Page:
In Harry, it's not just Billy Crystal who is surprised. This is the first time the audience gets to see the sexual side of cute-as-a-button Meg Ryan as well. Dramatically and comedically, the best way to reveal that was to have her fake an orgasm in public. Yup, that gets the job done. In Kings, we get a bit of insight into Leary's character's past. Up until this point in the movie, we've seen Leary get very angry and threaten violence, but we've also seen him be charitable, and not actually commit any violent acts. Interestingly enough, his first response isn't to resort to violence, he actually sympathizes with the guy. But all the while, the audience suspects that if pushed, Leary's character is one who could fly off the handle. But none of us saw the toaster coming.
Two scenes. Each very different. Both extrememly mememorable. Here are some more tips to keep in mind when crafting your scenes.
All scenes need to turn. "Turning" is a phrase used a lot in storytelling. It's actually quite a simple concept, in that something specific should change in every scene you write. Think about the specific value at stake for the characters in your story. It could be love, forgiveness, revenge, you name it. Think about how that value is charged at the beginning of the scene (positive, negative, a little of both?) Then think about how that value is charged at the end of the scene? If the value remains unchanged from start to finish, then the scene has not turned. It's a non-event. And you'll need to ask yourself, why is this scene in my story?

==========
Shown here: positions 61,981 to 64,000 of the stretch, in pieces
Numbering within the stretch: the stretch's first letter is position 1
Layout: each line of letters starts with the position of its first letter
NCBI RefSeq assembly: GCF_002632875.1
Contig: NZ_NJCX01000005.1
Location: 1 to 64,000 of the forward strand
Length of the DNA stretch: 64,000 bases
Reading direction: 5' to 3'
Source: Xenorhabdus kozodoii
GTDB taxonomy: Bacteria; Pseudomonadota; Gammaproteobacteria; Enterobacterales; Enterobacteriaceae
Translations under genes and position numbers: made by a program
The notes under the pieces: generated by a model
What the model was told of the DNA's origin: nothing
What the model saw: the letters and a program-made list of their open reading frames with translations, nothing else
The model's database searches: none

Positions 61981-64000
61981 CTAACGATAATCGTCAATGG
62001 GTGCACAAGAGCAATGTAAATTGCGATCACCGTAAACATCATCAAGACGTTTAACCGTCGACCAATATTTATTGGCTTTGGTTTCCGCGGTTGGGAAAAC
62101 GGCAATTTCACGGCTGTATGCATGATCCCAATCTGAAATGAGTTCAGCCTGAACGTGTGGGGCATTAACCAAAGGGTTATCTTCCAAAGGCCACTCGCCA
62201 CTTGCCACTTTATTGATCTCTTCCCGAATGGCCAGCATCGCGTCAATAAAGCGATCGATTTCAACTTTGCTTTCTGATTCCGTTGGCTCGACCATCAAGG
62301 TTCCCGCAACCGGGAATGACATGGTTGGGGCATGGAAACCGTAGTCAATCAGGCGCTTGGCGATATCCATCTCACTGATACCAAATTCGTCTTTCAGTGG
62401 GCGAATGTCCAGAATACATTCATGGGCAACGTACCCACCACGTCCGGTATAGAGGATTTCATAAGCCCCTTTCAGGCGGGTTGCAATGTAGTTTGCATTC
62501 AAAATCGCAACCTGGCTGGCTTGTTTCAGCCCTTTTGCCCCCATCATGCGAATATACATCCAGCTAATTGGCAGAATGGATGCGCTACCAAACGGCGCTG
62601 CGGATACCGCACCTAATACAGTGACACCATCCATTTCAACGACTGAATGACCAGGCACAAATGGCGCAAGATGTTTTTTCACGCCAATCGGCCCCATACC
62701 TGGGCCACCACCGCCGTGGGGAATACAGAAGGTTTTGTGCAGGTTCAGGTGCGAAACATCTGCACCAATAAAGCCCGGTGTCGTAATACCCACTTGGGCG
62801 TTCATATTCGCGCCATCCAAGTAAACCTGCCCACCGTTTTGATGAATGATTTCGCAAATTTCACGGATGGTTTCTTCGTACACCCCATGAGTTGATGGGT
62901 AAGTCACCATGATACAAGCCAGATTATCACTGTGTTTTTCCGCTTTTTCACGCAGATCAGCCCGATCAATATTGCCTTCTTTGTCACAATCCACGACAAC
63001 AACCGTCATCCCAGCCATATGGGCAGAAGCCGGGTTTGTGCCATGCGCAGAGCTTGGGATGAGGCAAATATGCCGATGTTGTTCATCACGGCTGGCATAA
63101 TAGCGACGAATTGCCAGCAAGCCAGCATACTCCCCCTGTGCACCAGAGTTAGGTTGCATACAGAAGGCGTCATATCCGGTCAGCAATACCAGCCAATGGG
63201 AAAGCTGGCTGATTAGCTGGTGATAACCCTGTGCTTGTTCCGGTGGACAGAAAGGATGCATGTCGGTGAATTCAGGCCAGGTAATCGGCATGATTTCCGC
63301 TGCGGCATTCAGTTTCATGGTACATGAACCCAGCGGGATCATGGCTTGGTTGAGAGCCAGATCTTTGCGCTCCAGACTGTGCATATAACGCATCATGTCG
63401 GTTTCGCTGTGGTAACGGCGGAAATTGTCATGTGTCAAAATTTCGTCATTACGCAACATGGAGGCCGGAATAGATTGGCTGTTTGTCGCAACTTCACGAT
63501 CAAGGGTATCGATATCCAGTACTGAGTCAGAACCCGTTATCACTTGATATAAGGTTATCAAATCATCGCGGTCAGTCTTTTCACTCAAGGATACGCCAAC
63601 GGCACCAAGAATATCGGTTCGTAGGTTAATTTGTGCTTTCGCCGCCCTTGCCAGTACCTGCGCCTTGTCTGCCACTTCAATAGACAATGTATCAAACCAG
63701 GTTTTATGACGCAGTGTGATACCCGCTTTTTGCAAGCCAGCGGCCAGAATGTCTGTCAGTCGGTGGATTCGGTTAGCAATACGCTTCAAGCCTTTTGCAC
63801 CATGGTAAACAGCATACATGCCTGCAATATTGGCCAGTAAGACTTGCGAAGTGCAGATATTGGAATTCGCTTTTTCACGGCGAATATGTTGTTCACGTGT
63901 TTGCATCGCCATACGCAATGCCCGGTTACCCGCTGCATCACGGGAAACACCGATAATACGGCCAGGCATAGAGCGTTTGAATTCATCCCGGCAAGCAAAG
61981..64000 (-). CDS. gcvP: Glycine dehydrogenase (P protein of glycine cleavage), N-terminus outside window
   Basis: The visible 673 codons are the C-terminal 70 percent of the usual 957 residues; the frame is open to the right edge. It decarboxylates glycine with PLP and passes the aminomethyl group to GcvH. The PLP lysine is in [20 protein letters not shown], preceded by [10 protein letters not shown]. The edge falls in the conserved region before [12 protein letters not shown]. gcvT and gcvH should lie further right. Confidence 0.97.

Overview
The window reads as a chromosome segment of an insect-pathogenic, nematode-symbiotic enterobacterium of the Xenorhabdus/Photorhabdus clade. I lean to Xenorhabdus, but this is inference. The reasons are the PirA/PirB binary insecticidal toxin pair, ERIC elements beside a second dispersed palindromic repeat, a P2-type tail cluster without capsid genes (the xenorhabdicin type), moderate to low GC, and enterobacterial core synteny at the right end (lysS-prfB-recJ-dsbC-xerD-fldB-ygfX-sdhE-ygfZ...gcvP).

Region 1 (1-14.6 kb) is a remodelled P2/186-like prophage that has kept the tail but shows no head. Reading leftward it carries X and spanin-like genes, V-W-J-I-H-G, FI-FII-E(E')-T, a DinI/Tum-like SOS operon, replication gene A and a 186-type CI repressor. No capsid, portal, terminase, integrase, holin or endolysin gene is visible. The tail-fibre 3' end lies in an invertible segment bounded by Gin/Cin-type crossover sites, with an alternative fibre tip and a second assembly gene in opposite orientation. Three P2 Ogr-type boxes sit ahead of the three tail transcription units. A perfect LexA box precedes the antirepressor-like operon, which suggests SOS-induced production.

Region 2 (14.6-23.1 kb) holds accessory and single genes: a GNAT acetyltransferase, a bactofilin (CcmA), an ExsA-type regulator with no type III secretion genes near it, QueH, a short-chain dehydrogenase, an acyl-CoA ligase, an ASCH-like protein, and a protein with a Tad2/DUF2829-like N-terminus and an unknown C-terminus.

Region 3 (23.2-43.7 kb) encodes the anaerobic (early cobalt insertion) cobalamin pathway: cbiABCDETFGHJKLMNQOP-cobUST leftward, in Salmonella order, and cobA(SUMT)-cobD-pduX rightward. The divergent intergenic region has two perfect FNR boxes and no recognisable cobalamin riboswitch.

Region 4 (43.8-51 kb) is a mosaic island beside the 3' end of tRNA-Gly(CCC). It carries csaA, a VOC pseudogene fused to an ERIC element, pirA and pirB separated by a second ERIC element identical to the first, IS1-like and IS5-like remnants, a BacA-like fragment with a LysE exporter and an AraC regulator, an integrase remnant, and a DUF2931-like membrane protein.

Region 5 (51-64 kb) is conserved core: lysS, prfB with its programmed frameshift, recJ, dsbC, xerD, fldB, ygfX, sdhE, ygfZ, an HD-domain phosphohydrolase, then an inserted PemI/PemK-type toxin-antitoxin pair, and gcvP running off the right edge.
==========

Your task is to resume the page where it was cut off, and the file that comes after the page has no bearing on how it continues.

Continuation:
Usually, when you have a scene that doesn't turn, the answer to why it's in your story is for the purpose of exposition. (ex. This is the scene where I reveal that Jack's dog was killed when he was six.) Professional writers know that that exposition by itself is not a good enough reason to include a scene. If the exposition is important, a good writer will find a way to include it amid the action of a scene that turns.
What turns in the scene from Harry? The scene starts with a confident and cocky Billy Crystal, gabbing casually about his one-night stand and sexual prowess, once again seeming to win an argument with Meg Ryan. But once she fakes her O, the tables turn completely. She wins the argument that women can fake believeably and Billy Crystal is left speechless. The scene opens advantage Crystal. It closes advantage Ryan. This is a scene that turns.
Scenes are unified around "Desire, Action, Conflict, and Change." This is a gem from McKee, and worth taking note of. If all of your scenes involve a character with a strong external or internal need or want (desire), who takes dramatic steps to achieve that want (action), meets formidable resistance to attaining that goal (conflict), and his internal or external course is altered because of it (change), you're going to have compelling scenes.
Foreshadowing is a powerful tool. Whether you're writing for comedy or drama, it's necessary that you set up your scenes. Lew Hunter says, "Anticipation is often as wonderful, or as suspenseful, as the realization of the end result." In Suicide Kings, the toaster scene was foreshadowed by Leary's earlier interaction with a bum who asked him for money. At first, Leary gave the bum some money, but when the bum pushed his luck, Leary got enraged and almost killed the guy, only to be stopped by his partner. This foreshadowed the altercation in the toaster scene. When the dirty old man tells him off, the audience knows there is no one to stop Leary from bringing the pain on this man, and we cringe with anticipation, even before we see him wrap the toaster around his hands.